When it comes to taking a job, people will act rationally for the most past; they’ll do what’s best for their interests.
For the most part, money is a pretty effective motivator; if you pay employees well, it should encourage them. Unfortunately, this isn’t always the case.
In recent years, Behavioral Economics has challenged the notion that financial benefits are enough to motivate employees. It suggests that 70% of human decision-making is emotional, implying that if companies don’t put their employees’ emotional health at the forefront then they would fail to effectively motivate them.
So if paying employees huge salaries doesn’t motivate them, what does?
Behavioral economics suggest the following 4 drives:
1. Drive to Acquire
It’s no secret that people like the idea of acquiring things whether its money, cars or property but they also want to possess intangible things like skills, knowledge, pride, etc.
All companies want employees that are highly-qualified and confident in their abilities, however not many invest in training their staff and nor do they give employees a sense of validation.
If you’re not going to offer growth opportunities to staff, at least invest in training programs to widen their skills set.
Also, consider offering tangible awards in the form of heartfelt recognition from management in front of their peers.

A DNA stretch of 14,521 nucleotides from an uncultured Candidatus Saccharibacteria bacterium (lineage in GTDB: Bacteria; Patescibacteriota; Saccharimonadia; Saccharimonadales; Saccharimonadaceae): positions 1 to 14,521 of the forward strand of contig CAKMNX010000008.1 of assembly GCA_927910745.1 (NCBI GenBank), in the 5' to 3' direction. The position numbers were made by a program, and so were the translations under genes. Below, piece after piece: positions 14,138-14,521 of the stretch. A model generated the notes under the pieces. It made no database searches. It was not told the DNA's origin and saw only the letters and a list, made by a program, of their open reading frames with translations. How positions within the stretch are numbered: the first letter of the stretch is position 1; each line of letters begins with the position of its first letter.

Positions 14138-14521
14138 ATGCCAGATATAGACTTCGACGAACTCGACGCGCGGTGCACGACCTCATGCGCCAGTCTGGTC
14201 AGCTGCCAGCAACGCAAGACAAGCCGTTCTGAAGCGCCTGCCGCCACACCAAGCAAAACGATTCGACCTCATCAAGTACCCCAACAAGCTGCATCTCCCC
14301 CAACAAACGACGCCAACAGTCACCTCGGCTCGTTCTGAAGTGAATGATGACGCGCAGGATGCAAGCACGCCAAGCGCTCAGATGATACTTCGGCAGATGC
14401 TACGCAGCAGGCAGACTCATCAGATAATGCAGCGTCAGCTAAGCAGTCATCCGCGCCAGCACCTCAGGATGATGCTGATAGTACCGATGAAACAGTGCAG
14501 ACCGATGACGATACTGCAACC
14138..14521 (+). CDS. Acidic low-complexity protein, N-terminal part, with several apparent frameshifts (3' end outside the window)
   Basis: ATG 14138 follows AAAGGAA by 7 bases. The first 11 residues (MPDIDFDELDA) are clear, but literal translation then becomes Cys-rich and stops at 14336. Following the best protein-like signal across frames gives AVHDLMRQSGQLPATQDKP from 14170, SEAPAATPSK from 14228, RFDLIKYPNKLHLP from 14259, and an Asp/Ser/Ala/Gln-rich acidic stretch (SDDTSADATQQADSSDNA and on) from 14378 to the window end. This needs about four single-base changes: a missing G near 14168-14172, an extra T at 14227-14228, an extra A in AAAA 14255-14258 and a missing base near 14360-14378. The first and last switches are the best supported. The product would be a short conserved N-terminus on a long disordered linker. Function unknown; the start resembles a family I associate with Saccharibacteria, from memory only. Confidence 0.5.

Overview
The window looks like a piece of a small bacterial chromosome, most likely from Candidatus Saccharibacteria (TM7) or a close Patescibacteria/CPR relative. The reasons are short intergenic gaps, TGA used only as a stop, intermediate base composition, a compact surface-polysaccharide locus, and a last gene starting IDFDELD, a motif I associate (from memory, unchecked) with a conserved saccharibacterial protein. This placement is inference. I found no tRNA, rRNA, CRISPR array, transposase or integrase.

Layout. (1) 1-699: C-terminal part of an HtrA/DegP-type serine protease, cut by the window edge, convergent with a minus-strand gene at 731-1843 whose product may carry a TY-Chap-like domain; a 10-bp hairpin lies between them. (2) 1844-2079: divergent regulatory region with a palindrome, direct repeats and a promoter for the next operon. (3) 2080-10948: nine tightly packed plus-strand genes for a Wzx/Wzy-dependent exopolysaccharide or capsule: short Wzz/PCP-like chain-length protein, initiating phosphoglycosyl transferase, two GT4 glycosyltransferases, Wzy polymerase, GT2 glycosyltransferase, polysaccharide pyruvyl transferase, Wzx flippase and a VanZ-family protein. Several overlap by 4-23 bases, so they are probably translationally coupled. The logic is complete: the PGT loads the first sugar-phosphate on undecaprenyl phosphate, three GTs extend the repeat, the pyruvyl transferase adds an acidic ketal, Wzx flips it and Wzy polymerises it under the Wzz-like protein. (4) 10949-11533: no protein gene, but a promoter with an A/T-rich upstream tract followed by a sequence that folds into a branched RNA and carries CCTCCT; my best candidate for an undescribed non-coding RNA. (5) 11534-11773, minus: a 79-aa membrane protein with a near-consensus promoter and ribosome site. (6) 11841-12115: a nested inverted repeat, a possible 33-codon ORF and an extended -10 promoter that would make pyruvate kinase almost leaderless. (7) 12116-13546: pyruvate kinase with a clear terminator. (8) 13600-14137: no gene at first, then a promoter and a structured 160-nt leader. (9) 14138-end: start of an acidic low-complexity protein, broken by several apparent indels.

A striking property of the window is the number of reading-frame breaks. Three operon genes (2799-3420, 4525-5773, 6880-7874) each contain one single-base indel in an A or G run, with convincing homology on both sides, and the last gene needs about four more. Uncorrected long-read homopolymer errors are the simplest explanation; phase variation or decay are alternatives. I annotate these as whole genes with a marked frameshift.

2. Drive to bond
Humans crave warm and healthy relationships and your colleagues are no different. Many organizations make the mistake of creating a competitive atmosphere instead of focusing on making the workplace warm and friendly for their staff.
Thriving corporations encourage employees to work in collaboration which simply can’t happen if they are constantly pitted against each other.
Companies should implement programs that include rewarding team efforts and group achievements.
3. Drive to Innovate
Humans have this innate desire to explore, learn and expand their thought system. It fulfills our mind when we think of new ideas or come up with solutions to difficult problems. It’s crucial for companies to challenge employees and allow their minds to grow with the help of engagement initiatives.
4. Drive to Defend
This one sounds a little strange, but it is essential for the emotional well-being of employees.
People want to feel safe in their work place; companies should want the same. When an employees’ workplace becomes the source of continuous stress, it’s natural for their productivity to drop significantly and for healthcare costs to shoot up.
Companies that learn to protect their employees’ health will earn their loyalty and boost their productivity in the long-run.
Having trouble motivating employees? Consider hiring professionals that can design employee health benefits and wellness programs that fit your budget.